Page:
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Australia's Port Hedland clearing out ships as Cyclone Joyce intensifies

Reuters  |  SYDNEY 

By James Regan

SYDNEY (Reuters) - Australia's iron ore terminal expects to clear all remaining vessels from its harbour by 1030 GMT as a safety measure after a tropical intensified off the nation's western coast on Thursday, said.

The port's biggest user, global mining giant BHP, said it was monitoring the progress of Joyce amid forecasts it will reach Category 3 strength by early Friday morning, packing wind gusts of 165-224 km per hour.

"All vessels are expected to be cleared from the port by 6.30 p.m (1030 GMT) tonight, at which time the port will be officially closed," the authority said.

The port accounts for over half of Australia's iron ore exports, handling more than a million tonnes a day from the Pilbara iron belt, the majority bound for Chinese

The said earlier a tropical low had reached strength and would intensify overnight, affecting the Pilbara region on Friday or early Saturday.

The port is used by three of Australia's top four iron ore miners, BHP, and Gina Rinehart's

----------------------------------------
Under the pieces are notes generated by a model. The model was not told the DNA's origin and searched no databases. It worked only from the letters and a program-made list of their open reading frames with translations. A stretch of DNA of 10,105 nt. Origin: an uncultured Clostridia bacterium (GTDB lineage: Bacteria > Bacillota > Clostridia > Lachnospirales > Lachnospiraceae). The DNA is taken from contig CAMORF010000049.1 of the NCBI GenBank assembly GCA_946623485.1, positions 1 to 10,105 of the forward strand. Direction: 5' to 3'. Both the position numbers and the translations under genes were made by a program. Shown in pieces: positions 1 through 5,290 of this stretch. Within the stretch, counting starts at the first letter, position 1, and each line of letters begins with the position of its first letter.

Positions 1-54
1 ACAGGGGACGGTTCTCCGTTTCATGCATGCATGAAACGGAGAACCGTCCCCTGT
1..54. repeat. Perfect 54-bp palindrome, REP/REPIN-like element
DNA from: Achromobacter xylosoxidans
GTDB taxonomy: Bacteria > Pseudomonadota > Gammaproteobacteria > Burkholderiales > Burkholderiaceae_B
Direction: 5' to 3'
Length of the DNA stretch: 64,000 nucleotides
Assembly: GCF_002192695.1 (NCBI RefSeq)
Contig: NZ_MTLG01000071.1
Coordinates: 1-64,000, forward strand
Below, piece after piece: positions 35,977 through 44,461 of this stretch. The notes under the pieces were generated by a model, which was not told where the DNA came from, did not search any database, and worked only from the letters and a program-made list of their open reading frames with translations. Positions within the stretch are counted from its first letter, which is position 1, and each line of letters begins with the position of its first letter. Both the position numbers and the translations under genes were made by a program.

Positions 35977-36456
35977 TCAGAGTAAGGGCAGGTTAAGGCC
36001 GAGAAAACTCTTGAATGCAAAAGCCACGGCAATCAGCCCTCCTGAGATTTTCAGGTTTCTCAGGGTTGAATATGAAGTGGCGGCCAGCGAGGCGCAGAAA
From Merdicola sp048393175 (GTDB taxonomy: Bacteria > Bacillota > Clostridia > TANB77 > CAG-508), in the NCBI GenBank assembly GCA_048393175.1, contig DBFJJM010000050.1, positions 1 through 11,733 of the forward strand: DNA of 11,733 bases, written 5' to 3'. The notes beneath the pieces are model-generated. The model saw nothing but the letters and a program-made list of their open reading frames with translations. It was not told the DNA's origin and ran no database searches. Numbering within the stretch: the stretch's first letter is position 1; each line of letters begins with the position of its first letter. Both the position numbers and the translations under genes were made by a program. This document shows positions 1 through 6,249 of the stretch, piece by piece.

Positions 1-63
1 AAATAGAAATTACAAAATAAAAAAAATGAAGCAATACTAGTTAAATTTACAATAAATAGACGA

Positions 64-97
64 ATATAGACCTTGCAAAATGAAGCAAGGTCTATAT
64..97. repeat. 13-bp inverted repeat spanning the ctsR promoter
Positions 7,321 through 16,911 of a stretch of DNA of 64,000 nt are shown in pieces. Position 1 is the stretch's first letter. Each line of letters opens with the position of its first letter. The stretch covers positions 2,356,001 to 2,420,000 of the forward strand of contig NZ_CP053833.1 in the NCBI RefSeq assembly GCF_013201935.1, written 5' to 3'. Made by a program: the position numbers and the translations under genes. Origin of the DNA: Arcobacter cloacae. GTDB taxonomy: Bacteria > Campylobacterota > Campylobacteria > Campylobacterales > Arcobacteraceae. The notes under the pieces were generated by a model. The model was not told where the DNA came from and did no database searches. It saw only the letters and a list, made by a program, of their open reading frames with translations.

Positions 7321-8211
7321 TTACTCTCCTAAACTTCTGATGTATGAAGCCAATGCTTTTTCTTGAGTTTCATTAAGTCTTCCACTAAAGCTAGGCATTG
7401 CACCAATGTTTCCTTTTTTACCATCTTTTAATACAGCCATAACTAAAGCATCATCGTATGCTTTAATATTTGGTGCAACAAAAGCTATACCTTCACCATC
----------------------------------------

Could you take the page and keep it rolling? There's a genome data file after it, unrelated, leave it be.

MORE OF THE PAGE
"The safety of our people is our highest priority and we are closely monitoring conditions relating to the cyclone," Fortescue said in a statement emailed to

"We have detailed preparedness procedures in place at all our operations in the Pilbara," Power said.

Australia's top iron ore miner, Rio Tinto, uses the port of Dampier, 420 kilometres (260 miles) south of A Rio said the company was keeping an eye on the cyclone's path.

said it was also monitoring weather conditions at the

Iron ore markets have been particularly sensitive to supply-side issues in recent months as China's steelmakers increasingly turns to imported ore to supplement low-grade ore at home.

According to commodities traders, a prolonged disruption to shipping from the port could lead to a scramble for available cargoes and lift prices.

Spot iron ore traded between $53 and $95 a tonne in 2017 and currently stands at $78.31 a tonne.

The Pilbara region is home to many of the world's largest iron ore mines, with last month accounting for over 41 million tonnes of exports.

On average, there are 10 to 13 tropical cyclones between November and April in the Australian region, four of which typically cross the coast, data from the bureau shows.

(Reporting by James Regan; Editing by and Tom Hogue)

(This story has not been edited by Business Standard staff and is auto-generated from a syndicated feed.)

First Published: Thu, January 11 2018. 15:15 IST
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